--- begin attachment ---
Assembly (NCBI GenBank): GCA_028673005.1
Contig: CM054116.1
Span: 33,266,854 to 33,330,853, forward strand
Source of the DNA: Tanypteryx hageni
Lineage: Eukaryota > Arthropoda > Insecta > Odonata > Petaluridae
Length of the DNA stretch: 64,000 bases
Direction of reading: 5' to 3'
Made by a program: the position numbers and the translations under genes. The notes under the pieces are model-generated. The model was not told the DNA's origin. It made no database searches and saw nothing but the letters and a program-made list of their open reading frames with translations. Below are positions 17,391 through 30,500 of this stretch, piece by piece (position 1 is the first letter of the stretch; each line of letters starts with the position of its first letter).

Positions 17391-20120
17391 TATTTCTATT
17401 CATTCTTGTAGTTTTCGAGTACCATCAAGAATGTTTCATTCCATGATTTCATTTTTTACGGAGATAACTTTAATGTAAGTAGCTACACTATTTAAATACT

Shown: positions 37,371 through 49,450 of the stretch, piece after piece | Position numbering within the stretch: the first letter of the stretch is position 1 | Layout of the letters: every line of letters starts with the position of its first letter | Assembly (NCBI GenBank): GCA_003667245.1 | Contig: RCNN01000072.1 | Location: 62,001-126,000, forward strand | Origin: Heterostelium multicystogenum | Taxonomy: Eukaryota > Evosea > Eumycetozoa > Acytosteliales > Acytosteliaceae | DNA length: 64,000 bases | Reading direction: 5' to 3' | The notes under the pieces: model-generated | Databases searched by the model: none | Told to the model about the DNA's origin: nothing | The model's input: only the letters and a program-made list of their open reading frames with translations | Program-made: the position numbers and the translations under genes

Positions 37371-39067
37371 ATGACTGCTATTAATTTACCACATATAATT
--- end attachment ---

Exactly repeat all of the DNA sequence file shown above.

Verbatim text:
Assembly (NCBI GenBank): GCA_028673005.1
Contig: CM054116.1
Span: 33,266,854 to 33,330,853, forward strand
Source of the DNA: Tanypteryx hageni
Lineage: Eukaryota > Arthropoda > Insecta > Odonata > Petaluridae
Length of the DNA stretch: 64,000 bases
Direction of reading: 5' to 3'
Made by a program: the position numbers and the translations under genes. The notes under the pieces are model-generated. The model was not told the DNA's origin. It made no database searches and saw nothing but the letters and a program-made list of their open reading frames with translations. Below are positions 17,391 through 30,500 of this stretch, piece by piece (position 1 is the first letter of the stretch; each line of letters starts with the position of its first letter).

Positions 17391-20120
17391 TATTTCTATT
17401 CATTCTTGTAGTTTTCGAGTACCATCAAGAATGTTTCATTCCATGATTTCATTTTTTACGGAGATAACTTTAATGTAAGTAGCTACACTATTTAAATACT

Shown: positions 37,371 through 49,450 of the stretch, piece after piece | Position numbering within the stretch: the first letter of the stretch is position 1 | Layout of the letters: every line of letters starts with the position of its first letter | Assembly (NCBI GenBank): GCA_003667245.1 | Contig: RCNN01000072.1 | Location: 62,001-126,000, forward strand | Origin: Heterostelium multicystogenum | Taxonomy: Eukaryota > Evosea > Eumycetozoa > Acytosteliales > Acytosteliaceae | DNA length: 64,000 bases | Reading direction: 5' to 3' | The notes under the pieces: model-generated | Databases searched by the model: none | Told to the model about the DNA's origin: nothing | The model's input: only the letters and a program-made list of their open reading frames with translations | Program-made: the position numbers and the translations under genes

Positions 37371-39067
37371 ATGACTGCTATTAATTTACCACATATAATT